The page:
We once asked a group of business students what was the most important phrase a business person travelling abroad needed to know in a foreign language. They all volunteered things like ‘Hello’, ‘Please’ and ‘Thank you’, all useful words but they miss the point. Then someone volunteered the killer phrase, ‘Can I have a receipt, please?’ Why? Because wherever you go you always have to justify your expenses and to do that you need receipts. So, ‘can I have a receipt, please?’ is a killer business phrase.
Here are my eight killer business words and phrases.
It’s an acronym. Everyone hates them. Everyone uses them. Familiarise yourself with KRAs (key requirement areas), KPIs (key performance indicators) and ROI (return on investment) so you never look blank or have to ask when someone else uses them.
2. Close of play:
If you don’t observe deadlines, you’re dead. So make sure you provide information ASAP (as soon as possible) – another acronym, or by COP (close of play, i.e. end of the working day). I heard COP the other day for the first time. If you’re going to be late, give your colleagues a ‘heads up’ (advance warning) so they can organize their work around you.
No, it’s nothing to do with football although that’s where the phrase comes from.
Meetings often start with the chair (no, it’s the person not the piece of furniture) saying, ‘Let’s kick-off’ and a ‘kick-off meeting’ is a meeting held to start a new project.
4. A meet and greet
Heard this recently at a reception attended by a member of the royal family who wanted to do a full ‘meet and greet’, in other words to shake hands and say hello to everyone present. So a meet and greet is office protocol for an occasion when you get to say hello formally to a senior executive on a visit.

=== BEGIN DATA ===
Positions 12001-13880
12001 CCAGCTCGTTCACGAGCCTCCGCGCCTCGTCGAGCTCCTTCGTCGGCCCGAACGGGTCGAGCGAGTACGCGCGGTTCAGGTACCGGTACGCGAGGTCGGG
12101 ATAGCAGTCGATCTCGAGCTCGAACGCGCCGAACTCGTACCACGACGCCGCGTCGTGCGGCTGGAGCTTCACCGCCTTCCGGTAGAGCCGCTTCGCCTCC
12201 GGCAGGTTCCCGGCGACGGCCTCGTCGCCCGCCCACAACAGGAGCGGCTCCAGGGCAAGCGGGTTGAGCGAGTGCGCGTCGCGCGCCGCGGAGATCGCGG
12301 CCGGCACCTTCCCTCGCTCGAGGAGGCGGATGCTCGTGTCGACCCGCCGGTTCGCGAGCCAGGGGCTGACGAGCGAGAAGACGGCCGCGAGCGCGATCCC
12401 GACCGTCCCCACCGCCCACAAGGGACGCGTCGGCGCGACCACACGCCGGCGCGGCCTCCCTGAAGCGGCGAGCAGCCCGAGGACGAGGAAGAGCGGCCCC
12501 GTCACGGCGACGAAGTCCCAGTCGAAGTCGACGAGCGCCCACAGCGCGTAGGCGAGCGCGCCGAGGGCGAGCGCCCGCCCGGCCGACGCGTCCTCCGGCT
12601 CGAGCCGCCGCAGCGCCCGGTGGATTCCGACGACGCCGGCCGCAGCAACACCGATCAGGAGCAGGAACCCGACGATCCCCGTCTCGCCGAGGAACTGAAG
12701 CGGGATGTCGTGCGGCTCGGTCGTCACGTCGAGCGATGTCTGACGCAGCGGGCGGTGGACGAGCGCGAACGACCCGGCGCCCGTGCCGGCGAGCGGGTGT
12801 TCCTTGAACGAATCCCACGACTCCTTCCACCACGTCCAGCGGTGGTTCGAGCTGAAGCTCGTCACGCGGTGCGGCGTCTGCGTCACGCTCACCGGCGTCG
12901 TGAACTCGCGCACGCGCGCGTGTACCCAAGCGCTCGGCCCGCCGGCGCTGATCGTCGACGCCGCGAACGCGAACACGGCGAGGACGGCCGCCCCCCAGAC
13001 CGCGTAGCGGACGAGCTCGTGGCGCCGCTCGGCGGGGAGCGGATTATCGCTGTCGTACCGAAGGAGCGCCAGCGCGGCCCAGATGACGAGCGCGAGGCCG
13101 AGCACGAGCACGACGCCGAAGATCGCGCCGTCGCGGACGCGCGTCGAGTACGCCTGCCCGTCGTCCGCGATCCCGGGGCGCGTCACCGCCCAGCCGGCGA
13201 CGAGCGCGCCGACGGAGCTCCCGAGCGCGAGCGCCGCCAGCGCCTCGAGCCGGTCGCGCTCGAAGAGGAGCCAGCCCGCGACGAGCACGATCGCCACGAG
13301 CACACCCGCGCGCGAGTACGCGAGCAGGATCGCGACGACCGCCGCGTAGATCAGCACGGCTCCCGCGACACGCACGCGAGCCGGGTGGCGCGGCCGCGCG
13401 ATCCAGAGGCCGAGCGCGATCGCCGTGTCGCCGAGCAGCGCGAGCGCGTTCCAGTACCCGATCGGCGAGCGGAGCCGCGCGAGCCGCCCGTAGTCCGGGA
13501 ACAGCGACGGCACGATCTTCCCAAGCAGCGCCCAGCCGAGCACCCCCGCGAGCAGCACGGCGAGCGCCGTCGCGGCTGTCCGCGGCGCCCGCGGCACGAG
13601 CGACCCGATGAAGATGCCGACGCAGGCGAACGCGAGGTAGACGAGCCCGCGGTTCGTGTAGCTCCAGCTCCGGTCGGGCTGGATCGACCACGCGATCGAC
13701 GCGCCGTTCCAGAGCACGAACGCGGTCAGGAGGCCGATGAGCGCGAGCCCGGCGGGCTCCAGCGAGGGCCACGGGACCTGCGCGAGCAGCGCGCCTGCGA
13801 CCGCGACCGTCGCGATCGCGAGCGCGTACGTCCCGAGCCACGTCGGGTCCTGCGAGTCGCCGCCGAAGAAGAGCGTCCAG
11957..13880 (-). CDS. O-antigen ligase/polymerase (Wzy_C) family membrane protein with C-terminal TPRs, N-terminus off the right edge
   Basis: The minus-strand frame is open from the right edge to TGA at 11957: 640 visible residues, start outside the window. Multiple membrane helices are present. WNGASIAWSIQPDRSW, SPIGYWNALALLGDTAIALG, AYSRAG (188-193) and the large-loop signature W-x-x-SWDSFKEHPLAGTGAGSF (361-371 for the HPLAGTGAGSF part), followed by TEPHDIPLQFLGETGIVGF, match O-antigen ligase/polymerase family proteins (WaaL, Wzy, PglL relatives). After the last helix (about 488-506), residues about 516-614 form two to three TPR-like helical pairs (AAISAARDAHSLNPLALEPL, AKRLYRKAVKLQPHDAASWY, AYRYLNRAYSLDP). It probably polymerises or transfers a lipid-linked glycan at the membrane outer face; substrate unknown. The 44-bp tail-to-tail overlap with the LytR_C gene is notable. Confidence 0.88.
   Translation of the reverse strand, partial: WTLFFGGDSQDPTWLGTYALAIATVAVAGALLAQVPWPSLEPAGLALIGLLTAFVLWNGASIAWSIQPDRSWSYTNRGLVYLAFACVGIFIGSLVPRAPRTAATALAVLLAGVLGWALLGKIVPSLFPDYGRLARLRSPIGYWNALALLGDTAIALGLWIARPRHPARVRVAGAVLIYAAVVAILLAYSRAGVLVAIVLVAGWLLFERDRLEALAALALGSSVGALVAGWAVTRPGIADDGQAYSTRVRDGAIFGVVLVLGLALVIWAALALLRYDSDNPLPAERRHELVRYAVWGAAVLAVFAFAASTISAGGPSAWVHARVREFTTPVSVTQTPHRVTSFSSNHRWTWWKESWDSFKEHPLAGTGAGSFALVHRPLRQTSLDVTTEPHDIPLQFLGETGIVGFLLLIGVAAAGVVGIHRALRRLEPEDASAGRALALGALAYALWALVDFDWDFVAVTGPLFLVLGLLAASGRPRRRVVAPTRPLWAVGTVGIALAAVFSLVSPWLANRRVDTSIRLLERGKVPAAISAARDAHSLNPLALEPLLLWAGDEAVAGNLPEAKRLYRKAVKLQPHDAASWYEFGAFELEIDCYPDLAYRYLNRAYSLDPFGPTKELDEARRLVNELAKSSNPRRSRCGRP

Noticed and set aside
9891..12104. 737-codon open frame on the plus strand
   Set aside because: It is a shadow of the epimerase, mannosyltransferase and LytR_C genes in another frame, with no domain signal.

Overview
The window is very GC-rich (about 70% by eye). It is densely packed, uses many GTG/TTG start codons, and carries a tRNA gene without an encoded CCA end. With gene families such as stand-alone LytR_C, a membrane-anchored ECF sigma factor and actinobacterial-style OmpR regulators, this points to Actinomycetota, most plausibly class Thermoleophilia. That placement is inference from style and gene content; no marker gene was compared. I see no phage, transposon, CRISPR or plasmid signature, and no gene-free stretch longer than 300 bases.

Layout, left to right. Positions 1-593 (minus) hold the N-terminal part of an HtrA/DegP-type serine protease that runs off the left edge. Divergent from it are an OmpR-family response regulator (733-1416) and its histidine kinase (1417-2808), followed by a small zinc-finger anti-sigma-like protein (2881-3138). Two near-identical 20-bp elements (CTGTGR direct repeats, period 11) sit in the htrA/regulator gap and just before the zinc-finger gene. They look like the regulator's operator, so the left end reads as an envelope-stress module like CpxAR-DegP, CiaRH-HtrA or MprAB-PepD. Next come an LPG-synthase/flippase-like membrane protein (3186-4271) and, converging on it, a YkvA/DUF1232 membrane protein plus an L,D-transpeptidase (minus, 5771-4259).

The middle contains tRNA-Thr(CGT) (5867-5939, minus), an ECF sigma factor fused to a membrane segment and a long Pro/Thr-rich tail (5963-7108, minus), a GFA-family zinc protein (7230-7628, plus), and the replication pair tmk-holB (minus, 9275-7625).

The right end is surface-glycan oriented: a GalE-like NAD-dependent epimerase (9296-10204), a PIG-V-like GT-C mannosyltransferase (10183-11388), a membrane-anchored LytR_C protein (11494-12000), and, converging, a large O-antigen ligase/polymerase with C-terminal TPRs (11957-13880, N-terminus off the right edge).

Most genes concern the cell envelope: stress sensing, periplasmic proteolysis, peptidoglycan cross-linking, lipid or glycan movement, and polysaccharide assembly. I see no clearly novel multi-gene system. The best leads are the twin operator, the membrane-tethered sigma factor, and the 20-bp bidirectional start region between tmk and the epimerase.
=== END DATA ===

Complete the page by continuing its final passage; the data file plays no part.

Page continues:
5. The P&L:
Business is about money so here is another acronym. P&L means profit and loss. It’s the accounting document that measures the operation’s profitability or degree of loss. So if you hear ‘We need to worry about the P and L’, the speaker is concerned about whether the project is profit making or loss making. However some firms might deliberately make a loss on a project as a ‘loss leader’ because it gives them an advantage in other areas of the business, like useful publicity.
This is really important. If you get a request, make sure you promise to ‘follow up’ and present a plan of action, send an email or whatever is needed. ‘Follow-up’ is a key concept in business. It means you are prepared to put in the time and effort to check things are done right and maintain contact with the person you are dealing with. Failure to ‘follow up’ is one of the commonest causes of lost business.
7. On spec:
Abbreviations, like acronyms, are everywhere. Business is about delivery on time, on spec. and on budget. What’s ‘spec’? ‘Specification’, dummy. When you hear them, make a list, learn them and use them.
8. Job done:
Any operation completed successfully is ‘job done’. It doesn’t just mean we’ve finished. It means we’ve finished and ‘got a result’, i.e. completed the job successfully.
Remember, popular business words and phrases vary from industry to industry, so to paraphrase Groucho Marx, ‘These are mine. If you don’t like them, well, I have others!’
- Groucho Marx ‘A Night at the Opera’ (1935) ‘These are my principles. If you don’t like them, well, I have others.’
Barry Tomalin lectures at the London Academy of Diplomacy and is a well-known writer and speaker on international communication and international cultures. He is the author of ‘Effective Meetings in 7 Simple Steps’. Reach him at email@example.com or www.culture-training.com.
Learn more about the Collins 7 Simple Steps series at www.collins.co.uk/7SimpleSteps